Since the adoption of Title VII of the Civil Rights Act of 1964, courts have been called upon to determine whether an employer can avoid liability for refusing to hire employees of one sex by invoking the privacy rights of its customers. Two recent court decisions are illustrative of the question and its resolution. In Backus v. Baptist Medical Center, the defendant employer's policy of excluding male nurses from the labor and delivery section of its obstetrics and gynecology department was challenged. The defendant established that most of the duties of a labor and delivery nurse involve exposure to the patient's genitalia and that a male nurse would be objectionable to obstetrical patients. The court upheld the employer's practice of excluding male nurses on the theory that their presence would constitute a violation of the patient's right of privacy. Similarly, in Owens v. Rush a female deputy in a county sheriff's office alleged that she had been discriminated against in violation of Title VII because she was not notified of the opening for the position of head jailer. Because the job of jailer involved overseeing male prisoners who lived in a communal environment without private showers and toilets, the court accepted the defendant sheriff's defense that being male was a bona fide qualification for the job.

Any exception to Title VII's mandate of nondiscrimination in employment undermines the Act's goal of equal employment opportunity. A privacy-based exception must therefore be carefully scrutinized. This Article begins with a discussion of the bona fide occupational qualification (BFOQ) exception to Title VII. This section is followed by a criticism of the various methodological approaches employed by courts and suggested by commentators for analyzing employer allegations that hiring an opposite-sex employee jeopardizes customers' privacy rights. Because the right of privacy is the core of this employer defense, the nature and extent of the right of privacy is explored in the next section of the Article. The final section contains an analysis of the privacy-based sex BFOQ defense in light of the customer's right of privacy.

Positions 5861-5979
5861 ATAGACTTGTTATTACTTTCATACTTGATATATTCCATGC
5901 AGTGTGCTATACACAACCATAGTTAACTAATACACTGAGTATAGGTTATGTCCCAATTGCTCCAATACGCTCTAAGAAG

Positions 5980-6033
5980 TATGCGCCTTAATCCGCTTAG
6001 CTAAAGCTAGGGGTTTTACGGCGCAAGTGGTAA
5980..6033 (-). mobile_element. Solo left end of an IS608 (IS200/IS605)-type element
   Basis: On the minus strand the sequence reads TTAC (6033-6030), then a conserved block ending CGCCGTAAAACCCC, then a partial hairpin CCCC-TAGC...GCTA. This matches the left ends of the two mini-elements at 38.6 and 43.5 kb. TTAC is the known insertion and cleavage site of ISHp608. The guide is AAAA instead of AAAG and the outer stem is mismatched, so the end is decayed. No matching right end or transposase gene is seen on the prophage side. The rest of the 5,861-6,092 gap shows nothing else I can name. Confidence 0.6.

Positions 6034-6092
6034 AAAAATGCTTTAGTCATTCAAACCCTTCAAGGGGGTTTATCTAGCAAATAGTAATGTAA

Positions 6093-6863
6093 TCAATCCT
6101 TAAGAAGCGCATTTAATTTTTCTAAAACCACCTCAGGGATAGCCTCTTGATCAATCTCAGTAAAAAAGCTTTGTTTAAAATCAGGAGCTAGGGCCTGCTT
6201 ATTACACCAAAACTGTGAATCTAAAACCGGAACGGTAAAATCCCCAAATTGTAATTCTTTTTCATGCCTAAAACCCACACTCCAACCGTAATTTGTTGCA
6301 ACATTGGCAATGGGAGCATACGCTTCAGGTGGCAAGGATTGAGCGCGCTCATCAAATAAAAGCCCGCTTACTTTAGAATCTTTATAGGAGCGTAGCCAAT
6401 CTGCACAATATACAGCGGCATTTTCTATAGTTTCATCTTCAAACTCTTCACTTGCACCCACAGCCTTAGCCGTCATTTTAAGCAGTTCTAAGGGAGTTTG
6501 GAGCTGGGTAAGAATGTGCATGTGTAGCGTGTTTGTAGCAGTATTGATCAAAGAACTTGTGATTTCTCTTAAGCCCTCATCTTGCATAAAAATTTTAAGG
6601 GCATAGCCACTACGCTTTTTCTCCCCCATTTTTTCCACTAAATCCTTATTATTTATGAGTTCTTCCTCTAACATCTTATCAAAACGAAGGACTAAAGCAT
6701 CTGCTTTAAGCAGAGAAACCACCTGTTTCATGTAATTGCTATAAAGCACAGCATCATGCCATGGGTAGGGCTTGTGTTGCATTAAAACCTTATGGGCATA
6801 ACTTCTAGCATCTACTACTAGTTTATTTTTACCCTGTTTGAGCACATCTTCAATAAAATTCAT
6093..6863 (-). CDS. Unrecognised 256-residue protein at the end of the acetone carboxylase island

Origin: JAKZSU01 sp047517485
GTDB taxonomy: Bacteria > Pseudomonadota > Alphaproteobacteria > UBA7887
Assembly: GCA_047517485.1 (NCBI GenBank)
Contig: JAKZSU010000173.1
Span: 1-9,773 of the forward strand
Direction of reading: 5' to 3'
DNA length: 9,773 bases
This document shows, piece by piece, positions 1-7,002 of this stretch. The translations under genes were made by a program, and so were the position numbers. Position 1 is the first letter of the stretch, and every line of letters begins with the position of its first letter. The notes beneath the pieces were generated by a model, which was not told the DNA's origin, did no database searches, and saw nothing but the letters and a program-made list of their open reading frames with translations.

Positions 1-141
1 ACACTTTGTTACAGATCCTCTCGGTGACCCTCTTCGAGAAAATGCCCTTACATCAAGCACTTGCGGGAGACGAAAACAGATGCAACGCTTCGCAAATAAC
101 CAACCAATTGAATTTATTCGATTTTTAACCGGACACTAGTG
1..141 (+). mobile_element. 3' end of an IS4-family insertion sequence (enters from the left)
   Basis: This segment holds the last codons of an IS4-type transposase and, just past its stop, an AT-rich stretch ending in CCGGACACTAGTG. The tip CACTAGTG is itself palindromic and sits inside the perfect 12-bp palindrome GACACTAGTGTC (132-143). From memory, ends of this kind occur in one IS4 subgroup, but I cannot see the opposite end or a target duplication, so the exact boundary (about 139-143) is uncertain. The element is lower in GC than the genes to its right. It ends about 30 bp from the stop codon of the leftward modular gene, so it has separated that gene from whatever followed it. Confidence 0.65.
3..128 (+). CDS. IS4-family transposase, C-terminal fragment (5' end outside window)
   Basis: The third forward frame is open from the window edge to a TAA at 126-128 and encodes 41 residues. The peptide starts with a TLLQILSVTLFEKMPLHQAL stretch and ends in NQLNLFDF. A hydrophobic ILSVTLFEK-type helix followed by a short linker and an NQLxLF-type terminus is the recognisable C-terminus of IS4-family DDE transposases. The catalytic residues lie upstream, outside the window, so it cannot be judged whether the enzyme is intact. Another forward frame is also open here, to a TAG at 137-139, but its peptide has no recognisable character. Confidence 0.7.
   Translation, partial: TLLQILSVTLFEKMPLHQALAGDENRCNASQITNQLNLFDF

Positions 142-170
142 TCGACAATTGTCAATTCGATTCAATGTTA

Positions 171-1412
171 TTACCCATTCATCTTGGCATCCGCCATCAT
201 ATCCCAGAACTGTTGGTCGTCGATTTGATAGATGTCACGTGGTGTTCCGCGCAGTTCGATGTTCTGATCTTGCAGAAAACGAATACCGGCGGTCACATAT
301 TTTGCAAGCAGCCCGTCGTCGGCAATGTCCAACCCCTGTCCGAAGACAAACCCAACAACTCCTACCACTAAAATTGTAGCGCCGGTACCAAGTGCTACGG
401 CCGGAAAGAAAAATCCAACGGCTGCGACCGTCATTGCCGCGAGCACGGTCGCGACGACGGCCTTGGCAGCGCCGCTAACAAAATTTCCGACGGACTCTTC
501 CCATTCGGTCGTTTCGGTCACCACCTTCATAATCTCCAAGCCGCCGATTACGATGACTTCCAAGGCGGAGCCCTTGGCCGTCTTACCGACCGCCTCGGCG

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Albany Law Review, Vol. 48, No. 4 (Summer 1984), pp. 923-950



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